PERTH, Australia — Woodside Energy has issued updates on its global offshore projects, including operations that came with its recent acquisition of BHP’s hydrocarbon activities.
In the deepwater Mexican sector of the Gulf of Mexico (GoM), Woodside is targeting a potential investment decision on the Trion oilfield project in 2023. The present focus of the FEED is on optimizing the development and execution plan, cost and schedule.
Later this year the Deepwater Invictus drillship should start drilling the second development well for Shenzi North, a two-well subsea tieback to the Shenzi TLP in the Green Canyon protraction area offshore Louisiana. Shenzi North, with production capacity of up to 30,000 boe/d, will likely come onstream in 2024.
During a planned shutdown of the TLP this spring, the Shenzi subsea multi-phase pump was installed and commissioned and started operating ahead of schedule. The pump should improve recovery from existing producing wells and future infill wells.
Wildling had been another two-well tieback opportunity to the TLP. But following plug and abandonment of the recent unsuccessful S/101 appraisal well, Woodside will not pursue any further Wildling development activities in blocks GC564 and GC520.
As for the bp-operated Mad Dog Phase 2 development—based around a new floating production facility with production capacity of up to 140,000 boe/d (Woodside 23.9%)—hookup and commissioning of the Argos platform topsides is progressing, with the wells campaign nearing completion.
However, an issue with two of the production flexible joints was detected during testing. This is currently being assessed, but it is unclear whether the expected project startup in 2022 could be impacted at this stage.
Off Senegal, the Woodside-operated deepwater Sangomar field development Phase 1 was 63% complete at the end of the second quarter. The mooring system for the FPS has been installed, and development drilling is progressing with the second drillship, Ocean BlackHawk, starting operations earlier this month.
During October, the FPSO should be relocated from the shipyard in China to the Keppel Shipyard in Singapore to complete commissioning. The subsea installation campaign should start later in the current quarter.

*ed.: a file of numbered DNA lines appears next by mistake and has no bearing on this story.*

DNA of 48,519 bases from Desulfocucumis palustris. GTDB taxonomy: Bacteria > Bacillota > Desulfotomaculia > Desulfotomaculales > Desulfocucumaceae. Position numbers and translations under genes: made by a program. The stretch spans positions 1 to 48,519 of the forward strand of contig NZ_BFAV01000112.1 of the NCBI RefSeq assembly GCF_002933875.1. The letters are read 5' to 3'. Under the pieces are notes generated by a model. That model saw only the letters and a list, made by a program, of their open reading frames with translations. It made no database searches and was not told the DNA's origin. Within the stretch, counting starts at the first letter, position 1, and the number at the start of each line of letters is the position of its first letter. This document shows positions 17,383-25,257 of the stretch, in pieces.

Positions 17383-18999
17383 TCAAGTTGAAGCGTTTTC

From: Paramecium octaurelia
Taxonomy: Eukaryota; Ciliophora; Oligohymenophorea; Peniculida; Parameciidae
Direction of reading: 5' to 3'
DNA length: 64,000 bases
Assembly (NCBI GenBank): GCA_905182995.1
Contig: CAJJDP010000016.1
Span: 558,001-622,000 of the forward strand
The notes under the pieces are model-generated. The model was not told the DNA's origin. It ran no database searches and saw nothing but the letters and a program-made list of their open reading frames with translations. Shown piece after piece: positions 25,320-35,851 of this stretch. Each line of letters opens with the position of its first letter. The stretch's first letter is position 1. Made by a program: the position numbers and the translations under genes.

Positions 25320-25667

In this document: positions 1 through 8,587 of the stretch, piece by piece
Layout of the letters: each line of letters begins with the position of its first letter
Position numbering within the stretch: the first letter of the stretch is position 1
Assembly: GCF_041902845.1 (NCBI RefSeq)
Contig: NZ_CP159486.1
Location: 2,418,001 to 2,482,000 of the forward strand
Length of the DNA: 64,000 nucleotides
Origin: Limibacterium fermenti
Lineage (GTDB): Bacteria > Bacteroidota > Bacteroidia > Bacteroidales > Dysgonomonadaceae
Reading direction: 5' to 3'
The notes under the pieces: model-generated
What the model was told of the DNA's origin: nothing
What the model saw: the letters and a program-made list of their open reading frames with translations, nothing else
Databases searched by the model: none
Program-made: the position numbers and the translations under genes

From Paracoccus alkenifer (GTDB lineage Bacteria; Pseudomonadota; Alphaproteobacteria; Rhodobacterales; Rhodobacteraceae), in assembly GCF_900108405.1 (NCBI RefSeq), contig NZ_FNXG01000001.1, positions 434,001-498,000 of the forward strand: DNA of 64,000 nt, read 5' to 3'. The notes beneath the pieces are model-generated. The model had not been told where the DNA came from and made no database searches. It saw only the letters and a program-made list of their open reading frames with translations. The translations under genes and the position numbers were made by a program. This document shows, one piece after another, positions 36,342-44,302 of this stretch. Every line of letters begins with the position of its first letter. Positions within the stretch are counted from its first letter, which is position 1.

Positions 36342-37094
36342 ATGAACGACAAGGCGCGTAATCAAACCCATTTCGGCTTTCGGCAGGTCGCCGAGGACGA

Woodside has decided to end its current sell-down process for Sangomar.
In Western Australia, all main equipment items have been procured for the Scarborough gas project’s floating production unit (FPU) and Pluto Train 2, including compressors, generators and turbines.
Construction works have started for Train 2 at the Pluto LNG site.
Fabrication of the FPU topsides got underway in June. Manufacture of the pipeline has reached the 25% point, and all subsea trees are completed for the initial startup.
Also last month, Woodside secured approval under section 45C of the Environmental Protection Act 1986 (WA) to increase the diameter of the Scarborough trunkline within state waters from 32 inches to 36 inches.
At the Pyxis hub, the drilling and completions campaign for the Xena Field (Phase 2 of Pyxis Hub project) has begun, with startup on track for second-half 2022. Recently, the project was 90% complete.
Subsea installations have finished for Greater Western Flank Phase 3 (GWF-3), which includes Lambert Deep.
The Western Australian Environmental Protection Authority (EPA) released its public report last month on the NWS Project Extension proposal. The report recommends that the proposal may be implemented subject to satisfaction of key environmental conditions.
However, the proposal remains subject to approval by the WA Minister for Environment.
In the Bass Strait off Victoria, an offshore fuel gas pipeline was redirected recently to increase production capacity from 970 terajoules to 1,020 terajoules/d. This allowed Woodside to supply additional gas to the eastern Australian domestic gas market.
And the Gippsland Basin Joint Venture is working on a feasibility study for a southeast Australian carbon capture and storage hub (SEA CCS) to support the decarbonization goals of the co-venturers, local industry, and the Victorian and Commonwealth governments.
SEA CCS would use existing infrastructure to capture and store up to 2 MMt/year of CO2 in the depleted Bream reservoir offshore Victoria.